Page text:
Adobe Systems senior network security manager Leon Fong explains that QRadar detected threats other security products missed:
“Within 2 months [of deploying the solution], the conficker worm starting hitting our network. I noticed that we were getting a lot of heavy TCP port 445 traffic being denied by our firewalls. The next day, the traffic grew 10-fold. I had to notify our antivirus team that this needed to be looked into. Soon after, McAfee sent a note of this worm being prevalent. In this case, the SIEM solution [QRadar] found the problem before McAfee was able to.”
Reduction of Insider Fraud, Theft and Data Leakage
External attacks garner most of the headlines, but insider threats can be even more damaging – compromising invaluable intellectual property and even jeopardizing national security. We’re all familiar with WikiLeaks, but few organizations have come to grips with the true risk of insider threats. Would you know if an employee was sending key product plans to a competitor, anonymously publishing confidential information, or accessing financial information that could be used for insider trading? With Security Intelligence solutions, organizations can identify and mitigate those inside threats and many more, by detecting the following:
- Unauthorized application access or usage
- Data loss such as sensitive data being transmitted to unauthorized destinations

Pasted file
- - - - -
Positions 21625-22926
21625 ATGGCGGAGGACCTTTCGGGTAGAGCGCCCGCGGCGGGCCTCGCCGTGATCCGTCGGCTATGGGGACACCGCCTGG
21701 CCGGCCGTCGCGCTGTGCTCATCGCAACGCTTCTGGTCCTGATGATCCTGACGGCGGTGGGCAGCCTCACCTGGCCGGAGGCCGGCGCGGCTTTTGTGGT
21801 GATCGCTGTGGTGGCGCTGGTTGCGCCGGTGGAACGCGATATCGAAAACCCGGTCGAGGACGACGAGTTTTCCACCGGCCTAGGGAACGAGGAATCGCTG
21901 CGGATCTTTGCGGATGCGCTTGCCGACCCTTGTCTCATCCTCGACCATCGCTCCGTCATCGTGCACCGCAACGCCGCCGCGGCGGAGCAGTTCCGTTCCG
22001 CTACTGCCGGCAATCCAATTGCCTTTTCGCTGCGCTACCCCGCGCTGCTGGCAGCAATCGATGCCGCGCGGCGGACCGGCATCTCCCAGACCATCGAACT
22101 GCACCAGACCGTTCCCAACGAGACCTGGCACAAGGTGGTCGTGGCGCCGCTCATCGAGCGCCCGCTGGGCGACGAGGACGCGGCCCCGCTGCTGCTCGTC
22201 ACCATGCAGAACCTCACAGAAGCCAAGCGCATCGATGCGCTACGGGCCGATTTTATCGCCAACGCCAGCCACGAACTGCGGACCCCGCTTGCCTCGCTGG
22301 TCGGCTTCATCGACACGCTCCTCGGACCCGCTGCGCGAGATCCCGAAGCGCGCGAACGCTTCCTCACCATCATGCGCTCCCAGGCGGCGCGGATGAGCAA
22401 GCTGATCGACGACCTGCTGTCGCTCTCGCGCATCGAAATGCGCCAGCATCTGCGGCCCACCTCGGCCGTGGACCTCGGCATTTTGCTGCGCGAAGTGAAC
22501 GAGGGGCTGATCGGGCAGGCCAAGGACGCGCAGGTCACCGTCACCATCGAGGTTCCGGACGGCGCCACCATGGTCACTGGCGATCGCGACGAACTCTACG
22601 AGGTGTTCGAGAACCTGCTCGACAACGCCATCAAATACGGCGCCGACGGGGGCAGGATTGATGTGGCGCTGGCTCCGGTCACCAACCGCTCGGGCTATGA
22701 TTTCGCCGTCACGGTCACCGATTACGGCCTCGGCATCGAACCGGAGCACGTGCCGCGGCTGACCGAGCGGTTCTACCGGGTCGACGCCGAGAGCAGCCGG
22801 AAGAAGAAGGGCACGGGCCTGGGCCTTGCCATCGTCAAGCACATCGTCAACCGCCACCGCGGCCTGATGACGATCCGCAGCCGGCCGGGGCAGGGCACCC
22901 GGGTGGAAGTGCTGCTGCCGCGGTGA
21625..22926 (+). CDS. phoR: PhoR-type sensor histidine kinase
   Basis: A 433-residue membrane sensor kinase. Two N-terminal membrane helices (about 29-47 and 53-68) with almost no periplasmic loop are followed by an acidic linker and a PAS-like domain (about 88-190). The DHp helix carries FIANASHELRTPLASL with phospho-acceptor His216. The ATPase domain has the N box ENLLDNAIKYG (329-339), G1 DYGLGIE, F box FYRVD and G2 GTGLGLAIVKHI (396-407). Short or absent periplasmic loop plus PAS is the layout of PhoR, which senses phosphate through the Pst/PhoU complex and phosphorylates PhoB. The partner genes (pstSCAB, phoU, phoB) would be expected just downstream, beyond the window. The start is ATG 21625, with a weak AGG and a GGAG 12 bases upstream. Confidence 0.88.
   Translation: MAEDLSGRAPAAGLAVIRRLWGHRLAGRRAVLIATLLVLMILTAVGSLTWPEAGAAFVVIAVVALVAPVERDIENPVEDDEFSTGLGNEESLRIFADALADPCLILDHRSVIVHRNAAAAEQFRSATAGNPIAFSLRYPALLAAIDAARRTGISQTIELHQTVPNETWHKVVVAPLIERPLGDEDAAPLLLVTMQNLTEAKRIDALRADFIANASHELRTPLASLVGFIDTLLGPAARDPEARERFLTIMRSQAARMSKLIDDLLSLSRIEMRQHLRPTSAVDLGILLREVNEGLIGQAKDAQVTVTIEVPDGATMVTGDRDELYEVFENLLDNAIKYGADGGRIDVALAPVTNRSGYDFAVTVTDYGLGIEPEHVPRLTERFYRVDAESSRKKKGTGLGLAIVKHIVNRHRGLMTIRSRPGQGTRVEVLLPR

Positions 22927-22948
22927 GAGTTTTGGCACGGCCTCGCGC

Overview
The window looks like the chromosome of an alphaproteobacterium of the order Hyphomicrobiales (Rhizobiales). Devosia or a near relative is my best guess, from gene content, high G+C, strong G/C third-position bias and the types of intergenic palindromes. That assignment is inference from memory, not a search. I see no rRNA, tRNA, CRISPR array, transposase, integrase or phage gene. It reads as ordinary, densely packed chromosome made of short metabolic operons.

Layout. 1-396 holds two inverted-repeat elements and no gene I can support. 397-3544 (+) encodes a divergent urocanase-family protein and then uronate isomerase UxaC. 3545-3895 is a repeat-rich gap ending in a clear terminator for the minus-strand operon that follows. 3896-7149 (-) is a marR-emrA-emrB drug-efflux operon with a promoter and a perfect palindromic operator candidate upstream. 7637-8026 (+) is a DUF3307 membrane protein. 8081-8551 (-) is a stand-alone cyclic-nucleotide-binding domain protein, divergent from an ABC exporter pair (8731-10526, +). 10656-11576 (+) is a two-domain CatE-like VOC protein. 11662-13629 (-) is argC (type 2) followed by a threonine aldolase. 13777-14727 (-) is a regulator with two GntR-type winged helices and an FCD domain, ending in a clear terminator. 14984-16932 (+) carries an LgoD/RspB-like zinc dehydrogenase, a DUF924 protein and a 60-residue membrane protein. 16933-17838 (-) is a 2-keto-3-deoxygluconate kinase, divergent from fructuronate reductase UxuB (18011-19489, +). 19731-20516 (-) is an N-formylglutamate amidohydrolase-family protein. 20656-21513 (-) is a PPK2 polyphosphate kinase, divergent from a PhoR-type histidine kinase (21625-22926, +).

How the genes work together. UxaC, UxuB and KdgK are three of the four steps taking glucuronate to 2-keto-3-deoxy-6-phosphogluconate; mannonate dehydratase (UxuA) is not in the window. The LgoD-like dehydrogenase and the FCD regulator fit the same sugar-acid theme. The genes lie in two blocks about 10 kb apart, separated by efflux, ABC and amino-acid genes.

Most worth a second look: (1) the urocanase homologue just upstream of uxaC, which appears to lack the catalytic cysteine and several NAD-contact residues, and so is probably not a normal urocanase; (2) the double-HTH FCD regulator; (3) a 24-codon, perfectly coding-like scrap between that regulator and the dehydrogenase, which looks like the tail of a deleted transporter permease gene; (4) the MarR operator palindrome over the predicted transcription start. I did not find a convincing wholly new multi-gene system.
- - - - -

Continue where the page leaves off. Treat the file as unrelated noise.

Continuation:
- VoIP toll fraud
- Application configuration issues such as privileged access exceptions
- Application performance issues such as loss of service or over-usage
A multi-billion-dollar branded consumer products firm recently used its SI solution to detect an attempted data exfiltration by a trusted employee for financial gain. The company’s executives suspected its intellectual property was being leaked but couldn’t identify the source. When they applied flow-based network activity monitoring to the situation, they were able to quickly track down the data leakage and stop the employee. With application content capture (via Deep Packet Inspection or DPI), they could even drill down and view the specific emails sent by the employee through his personal email account to the third party. This prevented the problem from snowballing and potentially causing millions of dollars in damage to the firm.
Pre-Exploit Risk Reduction
Sure, I just finished explaining how you can’t focus only on threat prevention in a multi-perimeter, zero-trust world. But that doesn’t mean you have to give up on prevention either. No one is ripping out all their firewalls or IDS/IPS products. Likewise, you shouldn’t overlook some of the more cutting edge approaches to pre-exploit risk reduction. Three ways SI solutions are helping customers prevent compromises today are by: